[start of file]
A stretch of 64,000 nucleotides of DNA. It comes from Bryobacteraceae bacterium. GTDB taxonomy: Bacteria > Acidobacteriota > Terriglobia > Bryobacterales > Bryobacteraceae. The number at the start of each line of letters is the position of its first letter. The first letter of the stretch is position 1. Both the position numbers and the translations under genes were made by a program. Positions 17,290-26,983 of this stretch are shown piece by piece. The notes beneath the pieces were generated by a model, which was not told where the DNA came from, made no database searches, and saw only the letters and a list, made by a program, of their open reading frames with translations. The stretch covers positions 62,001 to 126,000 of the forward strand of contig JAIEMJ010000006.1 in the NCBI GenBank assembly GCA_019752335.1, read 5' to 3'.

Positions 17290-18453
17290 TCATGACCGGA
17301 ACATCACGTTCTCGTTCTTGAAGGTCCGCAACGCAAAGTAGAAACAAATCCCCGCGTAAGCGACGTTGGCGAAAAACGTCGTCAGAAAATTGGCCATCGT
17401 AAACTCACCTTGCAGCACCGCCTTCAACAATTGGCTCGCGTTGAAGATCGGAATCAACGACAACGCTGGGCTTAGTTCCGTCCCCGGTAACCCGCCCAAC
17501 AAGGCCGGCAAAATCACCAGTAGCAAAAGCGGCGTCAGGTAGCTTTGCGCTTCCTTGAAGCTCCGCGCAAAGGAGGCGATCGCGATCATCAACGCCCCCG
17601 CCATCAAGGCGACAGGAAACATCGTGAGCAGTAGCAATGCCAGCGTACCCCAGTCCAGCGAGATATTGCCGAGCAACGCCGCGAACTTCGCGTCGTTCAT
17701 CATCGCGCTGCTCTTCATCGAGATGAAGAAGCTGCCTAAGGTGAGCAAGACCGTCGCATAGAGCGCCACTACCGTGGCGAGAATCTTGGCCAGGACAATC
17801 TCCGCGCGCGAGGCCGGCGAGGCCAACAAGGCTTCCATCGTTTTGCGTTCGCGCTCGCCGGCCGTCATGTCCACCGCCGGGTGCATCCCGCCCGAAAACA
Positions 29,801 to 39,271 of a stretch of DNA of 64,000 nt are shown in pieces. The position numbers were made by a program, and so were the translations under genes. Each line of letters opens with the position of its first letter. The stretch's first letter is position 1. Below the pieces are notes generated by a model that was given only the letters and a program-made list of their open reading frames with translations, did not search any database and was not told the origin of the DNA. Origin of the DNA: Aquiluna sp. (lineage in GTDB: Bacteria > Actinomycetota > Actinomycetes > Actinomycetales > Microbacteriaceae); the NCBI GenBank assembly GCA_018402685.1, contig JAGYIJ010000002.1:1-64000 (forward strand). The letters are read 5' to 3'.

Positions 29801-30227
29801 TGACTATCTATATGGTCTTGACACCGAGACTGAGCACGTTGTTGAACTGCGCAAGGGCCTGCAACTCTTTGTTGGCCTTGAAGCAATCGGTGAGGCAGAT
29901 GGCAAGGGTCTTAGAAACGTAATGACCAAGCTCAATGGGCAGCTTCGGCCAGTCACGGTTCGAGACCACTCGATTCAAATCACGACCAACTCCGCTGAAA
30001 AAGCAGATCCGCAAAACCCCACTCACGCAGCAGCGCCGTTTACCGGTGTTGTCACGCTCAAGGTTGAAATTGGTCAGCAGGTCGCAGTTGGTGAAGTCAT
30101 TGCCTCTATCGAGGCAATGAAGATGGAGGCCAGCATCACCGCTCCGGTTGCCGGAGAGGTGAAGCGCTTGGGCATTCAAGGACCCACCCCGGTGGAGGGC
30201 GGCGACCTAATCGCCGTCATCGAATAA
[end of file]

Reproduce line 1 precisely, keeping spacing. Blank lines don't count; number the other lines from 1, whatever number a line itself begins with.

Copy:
A stretch of 64,000 nucleotides of DNA. It comes from Bryobacteraceae bacterium. GTDB taxonomy: Bacteria > Acidobacteriota > Terriglobia > Bryobacterales > Bryobacteraceae. The number at the start of each line of letters is the position of its first letter. The first letter of the stretch is position 1. Both the position numbers and the translations under genes were made by a program. Positions 17,290-26,983 of this stretch are shown piece by piece. The notes beneath the pieces were generated by a model, which was not told where the DNA came from, made no database searches, and saw only the letters and a list, made by a program, of their open reading frames with translations. The stretch covers positions 62,001 to 126,000 of the forward strand of contig JAIEMJ010000006.1 in the NCBI GenBank assembly GCA_019752335.1, read 5' to 3'.